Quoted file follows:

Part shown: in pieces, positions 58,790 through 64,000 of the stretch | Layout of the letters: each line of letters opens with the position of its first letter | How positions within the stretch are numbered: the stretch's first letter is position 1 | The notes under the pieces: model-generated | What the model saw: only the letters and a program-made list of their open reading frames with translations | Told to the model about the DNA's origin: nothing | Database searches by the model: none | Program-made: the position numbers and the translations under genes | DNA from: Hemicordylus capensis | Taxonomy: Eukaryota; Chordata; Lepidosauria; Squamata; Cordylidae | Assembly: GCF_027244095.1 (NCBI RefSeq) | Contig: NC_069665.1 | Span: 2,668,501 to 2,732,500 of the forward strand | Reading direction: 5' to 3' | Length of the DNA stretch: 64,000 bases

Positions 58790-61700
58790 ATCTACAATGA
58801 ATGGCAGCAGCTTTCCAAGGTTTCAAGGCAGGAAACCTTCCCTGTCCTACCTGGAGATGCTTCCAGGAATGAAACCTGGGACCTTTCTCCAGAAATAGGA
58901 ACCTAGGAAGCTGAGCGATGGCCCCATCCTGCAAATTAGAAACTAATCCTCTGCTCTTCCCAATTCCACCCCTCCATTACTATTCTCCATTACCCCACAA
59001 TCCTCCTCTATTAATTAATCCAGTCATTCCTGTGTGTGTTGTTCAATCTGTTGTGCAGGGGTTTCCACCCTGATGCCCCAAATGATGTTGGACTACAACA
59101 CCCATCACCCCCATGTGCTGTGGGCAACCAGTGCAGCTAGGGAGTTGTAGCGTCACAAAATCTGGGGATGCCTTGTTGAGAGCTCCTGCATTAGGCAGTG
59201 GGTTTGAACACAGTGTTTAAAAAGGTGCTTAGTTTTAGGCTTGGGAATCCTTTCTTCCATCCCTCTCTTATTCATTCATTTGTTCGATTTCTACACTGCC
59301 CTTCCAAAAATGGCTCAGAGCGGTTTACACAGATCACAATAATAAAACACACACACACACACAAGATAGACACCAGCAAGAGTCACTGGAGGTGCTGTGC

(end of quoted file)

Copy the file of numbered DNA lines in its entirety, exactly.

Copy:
Part shown: in pieces, positions 58,790 through 64,000 of the stretch | Layout of the letters: each line of letters opens with the position of its first letter | How positions within the stretch are numbered: the stretch's first letter is position 1 | The notes under the pieces: model-generated | What the model saw: only the letters and a program-made list of their open reading frames with translations | Told to the model about the DNA's origin: nothing | Database searches by the model: none | Program-made: the position numbers and the translations under genes | DNA from: Hemicordylus capensis | Taxonomy: Eukaryota; Chordata; Lepidosauria; Squamata; Cordylidae | Assembly: GCF_027244095.1 (NCBI RefSeq) | Contig: NC_069665.1 | Span: 2,668,501 to 2,732,500 of the forward strand | Reading direction: 5' to 3' | Length of the DNA stretch: 64,000 bases

Positions 58790-61700
58790 ATCTACAATGA
58801 ATGGCAGCAGCTTTCCAAGGTTTCAAGGCAGGAAACCTTCCCTGTCCTACCTGGAGATGCTTCCAGGAATGAAACCTGGGACCTTTCTCCAGAAATAGGA
58901 ACCTAGGAAGCTGAGCGATGGCCCCATCCTGCAAATTAGAAACTAATCCTCTGCTCTTCCCAATTCCACCCCTCCATTACTATTCTCCATTACCCCACAA
59001 TCCTCCTCTATTAATTAATCCAGTCATTCCTGTGTGTGTTGTTCAATCTGTTGTGCAGGGGTTTCCACCCTGATGCCCCAAATGATGTTGGACTACAACA
59101 CCCATCACCCCCATGTGCTGTGGGCAACCAGTGCAGCTAGGGAGTTGTAGCGTCACAAAATCTGGGGATGCCTTGTTGAGAGCTCCTGCATTAGGCAGTG
59201 GGTTTGAACACAGTGTTTAAAAAGGTGCTTAGTTTTAGGCTTGGGAATCCTTTCTTCCATCCCTCTCTTATTCATTCATTTGTTCGATTTCTACACTGCC
59301 CTTCCAAAAATGGCTCAGAGCGGTTTACACAGATCACAATAATAAAACACACACACACACACAAGATAGACACCAGCAAGAGTCACTGGAGGTGCTGTGC